We hardly would know a place where it can’t be found. Even though it may be sent a little less in times of digital communication than it used to be, it still remains a particular favourite for beautiful memories and personal messages. What comes to mind first when you think of postcards? Holiday greetings from the family, funny sayings from the book shop or the souvenir of your last city trip? We asked ourselves, where does the idea of the postcard actually come from and has it always looked like it does today?
We encounter postcards in a wide variety of shapes and colours. Whether with classic travel motifs or unusual illustrations and sayings – the cards are as varied as their ways to us and the people from whom we get them. But the cards always have one thing in common: they trigger a certain feeling in us. And that has been already so for many years.
The first forerunners of the postcard could already be dated to the 15th century, even if they had little in common with today’s postcard. At that time there were small cards with Christian motifs, which were given with spoken congratulations on New Year’s Day. At that time it was not yet possible to send such cards, so they were given personally.
In the 18th century, the nobility and bourgeoisie in France developed the custom to exchange business cards, which with time were also provided with visual decorations, while in England another custom developed: pre-printed cards for Valentine’s Day with illustrations and special embossing for the lady of the heart.
Sometime later, in the 19th century, a general custom began in Germany to insure friendship and affection with small pictures and so-called “jewellery cards”. It almost sounds like our PICKMOTION cards, even if it is still a little early for that. The postcard itself did not yet exist, but the use of pictures and illustrations was used more and more in correspondence. The first local publishers in bathing and travel locations began to sell letterheads with city views.
The first real postcard was sent and received in 1840 by the writer Theodore Hook in Fulham (London). He sent it to himself, and this was probably intended as a little amusement since the card showed a caricature of the postal workers.
The idea of the postcard, although at that time under other names, then spread in the 1860s. First in the USA (a law was passed here as early as 1861 that allowed privately printed cards weighing less than one ounce to be sent by post) and then a little later in German-speaking countries, where the “Drucksachenkarte” was introduced and nowadays can be seen as a preliminary step to the postcard – it was only approved for printed texts (advertisements, business advice, price courante), was officially called “open card” and, apart from the recipient, sender and date, as well as the signature, no handwritten additions were allowed. On October 1, 1869, the “Correspondence Card” was introduced for the first time in Austria-Hungary, in Germany, it came on the market in 1870. The postcard, which still exists today, got its name in 1872 – at that time it could only be sent nationally. Three years later, it was also approved for international shipping. The birth of the international success of the postcard.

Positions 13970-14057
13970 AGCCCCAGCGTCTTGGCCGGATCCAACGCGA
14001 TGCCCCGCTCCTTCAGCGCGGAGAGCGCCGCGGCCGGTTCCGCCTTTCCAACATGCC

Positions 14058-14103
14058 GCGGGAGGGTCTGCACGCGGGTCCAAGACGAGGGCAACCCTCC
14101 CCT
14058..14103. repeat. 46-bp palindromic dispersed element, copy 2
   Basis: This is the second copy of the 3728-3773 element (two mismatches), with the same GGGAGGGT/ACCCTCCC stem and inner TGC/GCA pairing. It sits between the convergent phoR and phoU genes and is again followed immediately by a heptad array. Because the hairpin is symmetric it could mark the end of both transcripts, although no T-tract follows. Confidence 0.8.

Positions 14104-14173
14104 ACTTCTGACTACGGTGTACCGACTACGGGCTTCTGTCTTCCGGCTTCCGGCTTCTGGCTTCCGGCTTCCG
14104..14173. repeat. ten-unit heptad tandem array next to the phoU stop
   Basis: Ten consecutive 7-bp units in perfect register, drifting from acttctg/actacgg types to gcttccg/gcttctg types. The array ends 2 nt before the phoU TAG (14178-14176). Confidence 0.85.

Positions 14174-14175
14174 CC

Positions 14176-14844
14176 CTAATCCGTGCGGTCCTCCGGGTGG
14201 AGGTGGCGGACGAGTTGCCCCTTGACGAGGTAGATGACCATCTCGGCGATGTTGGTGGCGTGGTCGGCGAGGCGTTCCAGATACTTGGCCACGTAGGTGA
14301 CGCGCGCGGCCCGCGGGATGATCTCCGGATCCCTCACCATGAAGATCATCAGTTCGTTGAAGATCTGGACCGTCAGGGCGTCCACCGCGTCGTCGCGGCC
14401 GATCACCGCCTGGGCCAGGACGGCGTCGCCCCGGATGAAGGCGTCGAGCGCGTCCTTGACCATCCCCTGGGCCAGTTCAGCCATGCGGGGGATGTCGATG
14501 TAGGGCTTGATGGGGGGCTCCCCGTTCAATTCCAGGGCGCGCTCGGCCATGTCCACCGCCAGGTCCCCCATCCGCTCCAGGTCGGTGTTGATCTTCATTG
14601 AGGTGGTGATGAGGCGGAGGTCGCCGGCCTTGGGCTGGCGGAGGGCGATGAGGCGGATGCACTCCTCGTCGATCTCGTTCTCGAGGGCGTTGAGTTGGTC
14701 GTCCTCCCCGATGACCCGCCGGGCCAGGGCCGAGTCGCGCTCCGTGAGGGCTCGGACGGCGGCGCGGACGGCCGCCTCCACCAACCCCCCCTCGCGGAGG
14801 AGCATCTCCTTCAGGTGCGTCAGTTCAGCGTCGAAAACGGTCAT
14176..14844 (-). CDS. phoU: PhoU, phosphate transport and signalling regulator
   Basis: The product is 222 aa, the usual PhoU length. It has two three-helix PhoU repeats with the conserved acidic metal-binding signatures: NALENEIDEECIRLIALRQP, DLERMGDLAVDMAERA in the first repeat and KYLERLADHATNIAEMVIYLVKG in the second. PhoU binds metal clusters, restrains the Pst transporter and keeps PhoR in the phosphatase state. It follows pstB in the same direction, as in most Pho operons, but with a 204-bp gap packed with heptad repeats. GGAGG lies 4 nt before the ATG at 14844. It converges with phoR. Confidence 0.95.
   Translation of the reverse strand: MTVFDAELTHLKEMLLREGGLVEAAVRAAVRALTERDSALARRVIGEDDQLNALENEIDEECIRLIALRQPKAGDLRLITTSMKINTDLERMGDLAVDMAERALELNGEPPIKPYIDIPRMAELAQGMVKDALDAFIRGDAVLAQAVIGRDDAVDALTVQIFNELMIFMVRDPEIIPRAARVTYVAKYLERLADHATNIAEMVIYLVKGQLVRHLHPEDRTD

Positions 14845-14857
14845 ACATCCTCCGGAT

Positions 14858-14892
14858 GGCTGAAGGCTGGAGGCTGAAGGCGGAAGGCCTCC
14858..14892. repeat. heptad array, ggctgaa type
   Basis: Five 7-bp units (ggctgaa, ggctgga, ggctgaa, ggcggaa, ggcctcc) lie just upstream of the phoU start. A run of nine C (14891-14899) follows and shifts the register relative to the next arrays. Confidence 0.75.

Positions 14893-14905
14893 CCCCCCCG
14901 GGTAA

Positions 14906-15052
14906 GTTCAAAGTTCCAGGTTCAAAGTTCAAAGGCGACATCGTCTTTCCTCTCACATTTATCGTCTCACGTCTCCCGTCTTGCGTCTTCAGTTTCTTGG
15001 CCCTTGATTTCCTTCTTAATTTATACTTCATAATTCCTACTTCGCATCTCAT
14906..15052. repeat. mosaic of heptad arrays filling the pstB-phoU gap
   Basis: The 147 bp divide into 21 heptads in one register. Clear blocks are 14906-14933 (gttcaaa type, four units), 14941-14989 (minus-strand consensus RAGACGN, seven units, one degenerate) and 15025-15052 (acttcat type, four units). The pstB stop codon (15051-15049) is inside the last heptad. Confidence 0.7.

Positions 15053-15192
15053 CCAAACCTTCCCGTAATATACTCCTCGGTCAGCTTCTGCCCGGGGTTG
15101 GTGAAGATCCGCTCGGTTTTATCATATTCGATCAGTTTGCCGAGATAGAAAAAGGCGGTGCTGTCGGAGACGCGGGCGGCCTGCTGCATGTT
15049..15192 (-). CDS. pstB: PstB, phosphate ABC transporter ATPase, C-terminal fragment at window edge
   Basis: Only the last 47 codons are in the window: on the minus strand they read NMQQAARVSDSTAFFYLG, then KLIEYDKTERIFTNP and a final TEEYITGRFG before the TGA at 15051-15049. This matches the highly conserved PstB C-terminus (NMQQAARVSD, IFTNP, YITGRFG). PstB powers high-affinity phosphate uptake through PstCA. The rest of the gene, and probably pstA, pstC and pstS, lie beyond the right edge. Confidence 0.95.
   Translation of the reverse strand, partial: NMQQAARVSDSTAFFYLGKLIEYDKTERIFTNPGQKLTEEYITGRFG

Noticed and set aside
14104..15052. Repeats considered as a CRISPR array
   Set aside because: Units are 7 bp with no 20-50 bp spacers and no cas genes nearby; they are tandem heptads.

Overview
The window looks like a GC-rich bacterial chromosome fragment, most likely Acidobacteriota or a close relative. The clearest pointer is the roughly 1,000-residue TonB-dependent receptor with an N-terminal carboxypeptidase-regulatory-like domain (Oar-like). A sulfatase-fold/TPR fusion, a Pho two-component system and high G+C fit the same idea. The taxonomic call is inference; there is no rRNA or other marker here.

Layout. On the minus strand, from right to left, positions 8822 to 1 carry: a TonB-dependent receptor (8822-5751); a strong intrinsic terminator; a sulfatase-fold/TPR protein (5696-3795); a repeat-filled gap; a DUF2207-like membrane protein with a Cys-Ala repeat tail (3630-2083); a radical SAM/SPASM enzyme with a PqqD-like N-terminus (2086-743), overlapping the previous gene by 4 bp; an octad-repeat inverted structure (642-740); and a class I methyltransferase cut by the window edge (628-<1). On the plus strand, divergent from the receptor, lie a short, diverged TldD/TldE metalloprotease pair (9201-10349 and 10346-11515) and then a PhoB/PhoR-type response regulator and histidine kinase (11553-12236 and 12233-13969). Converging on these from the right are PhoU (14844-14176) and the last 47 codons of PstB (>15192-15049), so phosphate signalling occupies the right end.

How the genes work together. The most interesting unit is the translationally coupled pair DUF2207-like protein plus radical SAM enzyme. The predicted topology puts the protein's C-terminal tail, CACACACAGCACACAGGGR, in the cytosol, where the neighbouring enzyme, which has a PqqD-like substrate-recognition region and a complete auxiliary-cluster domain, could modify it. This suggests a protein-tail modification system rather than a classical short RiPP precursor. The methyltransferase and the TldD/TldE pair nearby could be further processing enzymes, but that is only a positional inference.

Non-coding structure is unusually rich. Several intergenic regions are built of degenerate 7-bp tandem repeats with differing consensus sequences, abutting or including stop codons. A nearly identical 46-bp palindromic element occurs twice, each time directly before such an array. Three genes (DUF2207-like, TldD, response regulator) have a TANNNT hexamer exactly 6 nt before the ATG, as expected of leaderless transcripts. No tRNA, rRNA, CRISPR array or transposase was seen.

For more than 30 years, the front of the postcard was intended for the address and the back for text or images. It was not until 1905 that the card with its current arrangement of elements with text and address on the back was introduced.
Over the years, an incredible variety of shapes and materials developed, whereby the standard format for postcards of 14.8 x 10.5 cm known today was introduced on October 1, 1927. Today there are postcards with jagged edges, in heart format or vary from landscape to 360-degree panorama format – every kind of shape exists, and also with the material many experiments have been carried out.
The postcard had its best times between 1885 and the end of the First World War in 1918. Billions of postcards were sent out annually during this period. According to Deutsche Post, today’s figures are in the three-digit million range, a third of them are sent in the summer months. The shipping figures show on the one hand that postcards are still very popular, and on the other hand that despite the increasing digitalization, they are still part of the holiday for most people.
But not only the classic holiday greeting can be sent with the cards. Already back then, when the postcard had found its way into private life, special cards for festive occasions quickly developed. From wedding cards to birthday cards, from Christmas cards to funeral cards and general greeting cards that are available today for every kind of occasion. And finally, the more festive variant of the double card (or folding card) emerged, which is sent like a letter in an envelope.
And this is how we come to us and our PICKMOTION postcards: fantastic photography, good vibes for the little, special moments in life and a freshly printed, good feeling in your hands to bring joy to yourself and your loved ones – very similar to the “jewellery cards” at the beginning of the 19th century, just 200 years later.